Microsoft HoloLens: Insider is reporting that Microsoft’s Alex Kipman, who brought the teams that developed their HoloLens augmented reality headset and also the Kinect motion controller for Xbox and serves among Microsoft’s top technical guys, has resigned after allegations of verbal abuse and sexual harassment.
Microsoft wouldn’t immediately confirm or deny the report, but GeekWire has corroborated it by acquiring an interior email from Microsoft HoloLens Scott Guthrie: “We have mutually made the decision that this is actually the proper time for him to depart the organization to pursue other possibilities,” he writes. The memo, which you’ll read at GeekWire, states nothing concerning the allegations and states Kipman will remain on for 2 more several weeks to assist using the transition. Additionally, it details a reorganization for Kipman’s entire mixed reality division, using the hardware teams joining Panos Panay’s Home windows Devices org.
Based on Insider’s sources, over 25 Microsoft employees led to an interior report about alleged misconduct by Kipman, including cases of undesirable touching, in addition to once he allegedly viewed a lewd VR video before employees at work.
Today’s report uses an earlier Insider set of May 25th, where a large number of employees told the publication about Kipman’s alleged behavior. Three employees told Insider that they’d been cautioned to not leave women alone around Kipman. When Insider arrived out in those days, Microsoft wouldn’t confirm or deny specific allegations of misconduct against women but did deny that Kipman had begun being chaperoned by human sources personnel in conferences.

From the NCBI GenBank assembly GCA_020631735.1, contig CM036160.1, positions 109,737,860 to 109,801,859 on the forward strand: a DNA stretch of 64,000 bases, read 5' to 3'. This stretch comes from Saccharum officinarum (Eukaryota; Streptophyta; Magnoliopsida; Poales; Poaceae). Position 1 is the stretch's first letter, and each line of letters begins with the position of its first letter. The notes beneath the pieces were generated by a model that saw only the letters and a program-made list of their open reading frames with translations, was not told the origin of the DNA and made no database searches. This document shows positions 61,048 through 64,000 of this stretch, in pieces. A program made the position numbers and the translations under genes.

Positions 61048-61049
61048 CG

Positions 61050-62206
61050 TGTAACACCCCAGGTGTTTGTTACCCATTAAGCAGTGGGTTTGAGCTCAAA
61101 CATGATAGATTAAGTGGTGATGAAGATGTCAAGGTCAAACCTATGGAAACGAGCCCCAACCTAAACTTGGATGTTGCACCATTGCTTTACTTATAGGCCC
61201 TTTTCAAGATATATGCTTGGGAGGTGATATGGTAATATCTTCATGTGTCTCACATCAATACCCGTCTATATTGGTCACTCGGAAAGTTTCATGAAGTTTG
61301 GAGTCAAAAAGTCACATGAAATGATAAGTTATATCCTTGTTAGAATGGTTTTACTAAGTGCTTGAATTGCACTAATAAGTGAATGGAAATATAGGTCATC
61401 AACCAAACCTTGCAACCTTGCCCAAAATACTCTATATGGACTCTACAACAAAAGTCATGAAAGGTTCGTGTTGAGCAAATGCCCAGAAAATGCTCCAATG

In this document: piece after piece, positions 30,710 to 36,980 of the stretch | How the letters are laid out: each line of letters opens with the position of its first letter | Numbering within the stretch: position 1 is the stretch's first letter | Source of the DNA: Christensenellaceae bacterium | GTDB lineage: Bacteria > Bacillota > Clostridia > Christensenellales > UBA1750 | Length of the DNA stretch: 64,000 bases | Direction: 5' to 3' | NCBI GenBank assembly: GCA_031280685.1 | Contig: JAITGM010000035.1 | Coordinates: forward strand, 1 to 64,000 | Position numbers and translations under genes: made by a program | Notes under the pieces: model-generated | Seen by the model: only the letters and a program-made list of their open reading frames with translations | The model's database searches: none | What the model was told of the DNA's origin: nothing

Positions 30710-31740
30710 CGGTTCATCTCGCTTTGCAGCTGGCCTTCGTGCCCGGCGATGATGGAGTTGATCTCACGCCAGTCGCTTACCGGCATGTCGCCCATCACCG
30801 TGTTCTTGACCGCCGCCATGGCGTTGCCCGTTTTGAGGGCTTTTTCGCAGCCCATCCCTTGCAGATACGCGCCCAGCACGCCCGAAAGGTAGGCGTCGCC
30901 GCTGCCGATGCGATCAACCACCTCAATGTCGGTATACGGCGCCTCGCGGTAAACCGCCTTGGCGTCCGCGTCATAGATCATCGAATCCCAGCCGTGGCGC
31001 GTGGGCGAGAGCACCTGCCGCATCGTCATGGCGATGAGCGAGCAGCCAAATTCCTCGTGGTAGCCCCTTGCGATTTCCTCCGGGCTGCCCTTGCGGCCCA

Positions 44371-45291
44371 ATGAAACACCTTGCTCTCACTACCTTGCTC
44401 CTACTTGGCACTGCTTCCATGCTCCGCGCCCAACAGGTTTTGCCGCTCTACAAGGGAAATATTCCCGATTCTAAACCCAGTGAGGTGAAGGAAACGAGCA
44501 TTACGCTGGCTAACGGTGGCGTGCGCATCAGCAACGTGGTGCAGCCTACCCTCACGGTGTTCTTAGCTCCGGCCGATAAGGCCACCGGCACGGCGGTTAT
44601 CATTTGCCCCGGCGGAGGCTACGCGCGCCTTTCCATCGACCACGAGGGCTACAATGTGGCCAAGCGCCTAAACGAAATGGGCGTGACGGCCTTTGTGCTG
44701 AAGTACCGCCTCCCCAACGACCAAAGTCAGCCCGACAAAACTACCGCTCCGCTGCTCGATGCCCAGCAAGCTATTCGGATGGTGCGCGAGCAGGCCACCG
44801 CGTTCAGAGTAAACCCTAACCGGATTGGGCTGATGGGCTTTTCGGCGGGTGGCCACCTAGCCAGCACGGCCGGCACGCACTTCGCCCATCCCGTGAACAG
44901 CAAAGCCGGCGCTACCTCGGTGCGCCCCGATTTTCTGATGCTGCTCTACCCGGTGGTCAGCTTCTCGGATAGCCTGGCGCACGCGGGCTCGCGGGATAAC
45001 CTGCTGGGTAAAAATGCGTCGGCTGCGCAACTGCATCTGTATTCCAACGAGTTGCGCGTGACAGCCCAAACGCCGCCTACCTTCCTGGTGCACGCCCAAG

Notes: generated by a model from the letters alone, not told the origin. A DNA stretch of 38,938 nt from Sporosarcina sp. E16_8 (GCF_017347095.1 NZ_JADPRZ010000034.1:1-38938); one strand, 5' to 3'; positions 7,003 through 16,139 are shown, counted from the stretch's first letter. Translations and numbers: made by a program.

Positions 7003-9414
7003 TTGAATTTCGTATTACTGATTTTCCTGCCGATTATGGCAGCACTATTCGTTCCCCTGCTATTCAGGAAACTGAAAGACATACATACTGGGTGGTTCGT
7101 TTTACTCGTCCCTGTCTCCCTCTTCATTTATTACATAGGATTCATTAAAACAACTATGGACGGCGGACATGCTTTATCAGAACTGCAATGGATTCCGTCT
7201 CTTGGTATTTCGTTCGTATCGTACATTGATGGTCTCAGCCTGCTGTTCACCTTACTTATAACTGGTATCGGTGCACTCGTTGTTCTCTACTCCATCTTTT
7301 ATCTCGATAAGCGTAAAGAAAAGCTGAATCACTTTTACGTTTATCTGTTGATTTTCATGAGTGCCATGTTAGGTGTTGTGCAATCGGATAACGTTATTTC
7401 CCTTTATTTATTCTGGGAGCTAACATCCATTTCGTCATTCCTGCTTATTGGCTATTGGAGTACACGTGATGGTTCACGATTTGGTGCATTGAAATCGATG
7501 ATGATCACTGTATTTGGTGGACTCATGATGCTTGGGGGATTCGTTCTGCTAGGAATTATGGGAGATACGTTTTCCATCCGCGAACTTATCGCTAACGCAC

One former Microsoft executive am distressed with Kipman’s behavior they recommended the COVID-19 outbreak really made things better: “The best factor that happened, sadly, was the pandemic,” they told Insider. “So we didn’t have to have interaction with him personally.”
Kipman hasn’t taken care of immediately Insider’s repeated demands for comment, and he hasn’t tweeted since May 23rd.
In Feb, Kipman took care of it immediately, and early on Insiders is convinced that recommended the HoloLens division would be a mess, and a HoloLens 3 may have been canceled, saying “Don’t believe that which you read on the web.” Insider wasn’t the only real publication Microsoft HoloLens suggesting some trouble within the division, though: The Wall Street Journal reported in The month of January that more than 70 Microsoft employees around the HoloLens team had left the organization in 2021, using more than 40 joining Meta.
Microsoft was relying on a large win for HoloLens using the US Army, which purchased as many as 120,000 IVAS headsets for soldiers. That order could be worth $21.88 billion to the organization over ten years, however, the Army has delayed the offer, along with a Microsoft HoloLens Government audit that wasn’t too bullish around the idea. “Procuring IVAS without attaining user acceptance could cause wasting as much as $21.88 billion in city funds to field a method that Soldiers might not desire to use or use as intended,” reads a part of an April 2022 report in the DoD’s Inspector General (pdf). However, Guthrie states in the memo the Army did approve an operational test recently.
Microsoft wouldn’t comment on the Insider report.